Aug 5, 2009 3 Comments
Before, consumers with relatively good credit standing can expect to receive credit cards on their mail box. It has even become a nuisance for some. However, after years of doing this practice, financing companies are suddenly getting picky. Not only are they not giving out credit cards through mail anymore, they have also tightened their requirements by asking applicants for proof of their income (pay stubs, etc). And these consumers need to deal with high interest rates, more fees, and lower credit limit.
This reaction is really not surprising because banks typically tighten credit during an economic crisis. But what makes today’s development unique is that credit card companies also need to comply with the Credit Card Act of 2009. The new policy bans certain banking practices, limits fluctuating rates, and gives consumers earlier and more detailed information about their debt.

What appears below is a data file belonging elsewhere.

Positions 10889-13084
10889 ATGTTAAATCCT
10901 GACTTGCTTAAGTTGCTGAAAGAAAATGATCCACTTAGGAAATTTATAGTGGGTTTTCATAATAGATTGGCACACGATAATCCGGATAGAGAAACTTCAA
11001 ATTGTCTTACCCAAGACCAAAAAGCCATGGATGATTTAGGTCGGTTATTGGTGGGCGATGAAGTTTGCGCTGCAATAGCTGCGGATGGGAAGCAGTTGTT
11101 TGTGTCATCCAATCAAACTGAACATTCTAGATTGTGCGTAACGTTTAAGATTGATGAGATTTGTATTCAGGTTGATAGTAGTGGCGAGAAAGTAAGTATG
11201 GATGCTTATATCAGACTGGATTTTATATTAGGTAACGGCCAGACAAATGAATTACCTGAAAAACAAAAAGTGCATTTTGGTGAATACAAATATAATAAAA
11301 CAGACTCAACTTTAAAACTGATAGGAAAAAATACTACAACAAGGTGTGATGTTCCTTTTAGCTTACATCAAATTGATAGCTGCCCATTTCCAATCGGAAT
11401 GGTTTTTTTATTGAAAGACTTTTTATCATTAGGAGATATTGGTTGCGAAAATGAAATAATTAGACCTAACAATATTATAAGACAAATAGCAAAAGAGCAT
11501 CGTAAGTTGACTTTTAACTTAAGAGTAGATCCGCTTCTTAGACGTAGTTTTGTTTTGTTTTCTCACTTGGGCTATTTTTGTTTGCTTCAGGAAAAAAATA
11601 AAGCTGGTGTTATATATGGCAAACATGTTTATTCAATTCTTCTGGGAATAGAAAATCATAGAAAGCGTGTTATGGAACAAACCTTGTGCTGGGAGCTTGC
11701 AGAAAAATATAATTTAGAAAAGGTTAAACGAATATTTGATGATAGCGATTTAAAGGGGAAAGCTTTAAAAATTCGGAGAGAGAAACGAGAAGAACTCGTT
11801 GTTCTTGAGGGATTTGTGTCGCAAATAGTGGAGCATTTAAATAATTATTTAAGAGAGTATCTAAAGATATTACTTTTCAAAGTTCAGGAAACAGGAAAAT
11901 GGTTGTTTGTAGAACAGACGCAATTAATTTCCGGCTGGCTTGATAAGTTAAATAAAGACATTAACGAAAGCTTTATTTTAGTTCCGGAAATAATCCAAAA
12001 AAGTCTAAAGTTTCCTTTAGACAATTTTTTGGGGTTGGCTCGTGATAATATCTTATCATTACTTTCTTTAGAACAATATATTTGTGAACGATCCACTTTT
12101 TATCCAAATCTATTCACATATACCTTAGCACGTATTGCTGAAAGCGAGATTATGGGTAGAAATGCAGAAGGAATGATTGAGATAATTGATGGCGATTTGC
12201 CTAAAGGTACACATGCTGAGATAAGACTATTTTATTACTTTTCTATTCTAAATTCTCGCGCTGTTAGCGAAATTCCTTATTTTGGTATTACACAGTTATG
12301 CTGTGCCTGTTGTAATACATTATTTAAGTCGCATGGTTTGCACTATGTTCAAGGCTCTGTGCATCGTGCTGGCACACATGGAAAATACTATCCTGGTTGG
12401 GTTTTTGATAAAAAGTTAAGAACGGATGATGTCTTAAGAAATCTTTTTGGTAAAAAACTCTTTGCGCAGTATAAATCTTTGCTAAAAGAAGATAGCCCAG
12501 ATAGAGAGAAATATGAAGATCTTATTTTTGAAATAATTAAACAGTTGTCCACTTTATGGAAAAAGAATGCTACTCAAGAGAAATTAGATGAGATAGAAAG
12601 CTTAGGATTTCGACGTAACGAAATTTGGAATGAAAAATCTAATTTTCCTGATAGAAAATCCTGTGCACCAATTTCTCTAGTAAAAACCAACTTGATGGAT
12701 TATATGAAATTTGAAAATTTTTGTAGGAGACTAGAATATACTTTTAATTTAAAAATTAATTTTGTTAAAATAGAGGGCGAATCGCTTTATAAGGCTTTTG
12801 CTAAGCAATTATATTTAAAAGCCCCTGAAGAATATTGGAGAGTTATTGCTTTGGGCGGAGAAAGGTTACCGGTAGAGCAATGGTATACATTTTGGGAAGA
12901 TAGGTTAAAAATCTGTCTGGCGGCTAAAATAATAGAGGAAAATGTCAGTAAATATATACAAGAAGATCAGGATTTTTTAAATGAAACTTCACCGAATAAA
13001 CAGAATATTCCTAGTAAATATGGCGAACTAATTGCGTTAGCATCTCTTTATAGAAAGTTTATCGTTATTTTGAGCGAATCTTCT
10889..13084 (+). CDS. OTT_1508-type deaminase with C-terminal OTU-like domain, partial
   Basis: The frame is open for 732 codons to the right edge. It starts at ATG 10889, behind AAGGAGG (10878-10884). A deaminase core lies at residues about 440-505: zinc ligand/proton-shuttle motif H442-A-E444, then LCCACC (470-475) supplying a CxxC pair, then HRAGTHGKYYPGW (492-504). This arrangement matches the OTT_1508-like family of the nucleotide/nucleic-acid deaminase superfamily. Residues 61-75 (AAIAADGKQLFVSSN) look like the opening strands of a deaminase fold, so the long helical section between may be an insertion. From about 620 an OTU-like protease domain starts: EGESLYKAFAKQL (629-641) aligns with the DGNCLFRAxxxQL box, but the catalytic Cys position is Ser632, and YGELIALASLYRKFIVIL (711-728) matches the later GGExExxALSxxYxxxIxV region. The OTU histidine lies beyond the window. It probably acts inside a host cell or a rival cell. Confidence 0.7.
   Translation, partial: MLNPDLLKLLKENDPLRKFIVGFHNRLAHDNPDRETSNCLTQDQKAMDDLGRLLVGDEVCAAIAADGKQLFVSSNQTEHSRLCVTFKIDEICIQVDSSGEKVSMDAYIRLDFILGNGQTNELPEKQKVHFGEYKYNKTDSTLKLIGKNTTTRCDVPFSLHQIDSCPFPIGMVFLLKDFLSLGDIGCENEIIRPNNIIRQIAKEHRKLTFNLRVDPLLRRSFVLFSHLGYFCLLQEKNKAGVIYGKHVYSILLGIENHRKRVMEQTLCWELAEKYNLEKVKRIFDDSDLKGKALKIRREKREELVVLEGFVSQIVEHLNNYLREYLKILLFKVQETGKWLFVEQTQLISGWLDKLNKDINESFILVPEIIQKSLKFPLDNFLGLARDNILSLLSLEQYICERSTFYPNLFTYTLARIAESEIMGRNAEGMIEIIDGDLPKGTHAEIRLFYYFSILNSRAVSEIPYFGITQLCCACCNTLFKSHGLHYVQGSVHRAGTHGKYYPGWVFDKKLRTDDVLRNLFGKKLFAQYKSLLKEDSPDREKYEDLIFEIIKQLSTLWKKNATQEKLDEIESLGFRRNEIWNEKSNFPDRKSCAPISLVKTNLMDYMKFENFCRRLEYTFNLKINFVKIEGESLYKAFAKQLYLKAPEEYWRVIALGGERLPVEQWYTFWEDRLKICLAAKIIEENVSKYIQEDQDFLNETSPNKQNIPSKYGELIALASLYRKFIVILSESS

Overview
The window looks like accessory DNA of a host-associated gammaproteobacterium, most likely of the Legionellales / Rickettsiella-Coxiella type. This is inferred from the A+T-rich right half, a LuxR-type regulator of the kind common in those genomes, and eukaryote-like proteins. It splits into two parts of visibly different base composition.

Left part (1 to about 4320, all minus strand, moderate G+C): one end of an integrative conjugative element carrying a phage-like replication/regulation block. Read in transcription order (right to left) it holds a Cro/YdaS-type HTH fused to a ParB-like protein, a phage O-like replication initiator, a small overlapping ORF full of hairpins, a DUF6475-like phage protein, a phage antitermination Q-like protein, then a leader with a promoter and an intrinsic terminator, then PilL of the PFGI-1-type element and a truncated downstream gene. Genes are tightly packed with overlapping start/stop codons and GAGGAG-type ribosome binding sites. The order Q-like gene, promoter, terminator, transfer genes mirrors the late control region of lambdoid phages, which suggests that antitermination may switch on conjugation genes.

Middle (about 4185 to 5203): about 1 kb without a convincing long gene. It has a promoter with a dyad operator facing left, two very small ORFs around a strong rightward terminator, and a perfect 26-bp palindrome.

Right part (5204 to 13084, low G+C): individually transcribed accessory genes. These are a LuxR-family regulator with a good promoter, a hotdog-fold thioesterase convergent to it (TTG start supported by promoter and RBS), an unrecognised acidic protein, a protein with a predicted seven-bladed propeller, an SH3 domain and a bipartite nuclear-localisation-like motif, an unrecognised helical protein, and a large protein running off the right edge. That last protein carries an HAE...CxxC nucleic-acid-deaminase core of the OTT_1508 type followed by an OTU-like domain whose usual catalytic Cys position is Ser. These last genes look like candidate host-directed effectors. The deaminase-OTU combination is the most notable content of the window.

Though credit card companies have until February 2010 to implement all provisions stated in the law, a lot of them are now tightening things up before too many of the restrictions become legally effective. In addition certain provisions have earlier deadlines. For example, issuers now need to mail bills at least 21 days before the due date this August. In addition, they also need to allow at least 45 days notice before they implement any significant change regarding their terms of service.
Specific steps undertaken by credit card companies include:
-Credit standards are tightened – more applications are getting rejected. Those that get approved have smaller credit lines.
-Interest rates and fees are raised. From fixed rate, credit card companies are moving to variable rates.
-Rewards programs are enhanced for credit-worthy consumers but companies are asking for higher fees as well.
The industry is scrambling to find the new profitable segment. This is because without the flexibility to charge customers based on the risk they pose, the old calculations will no longer apply.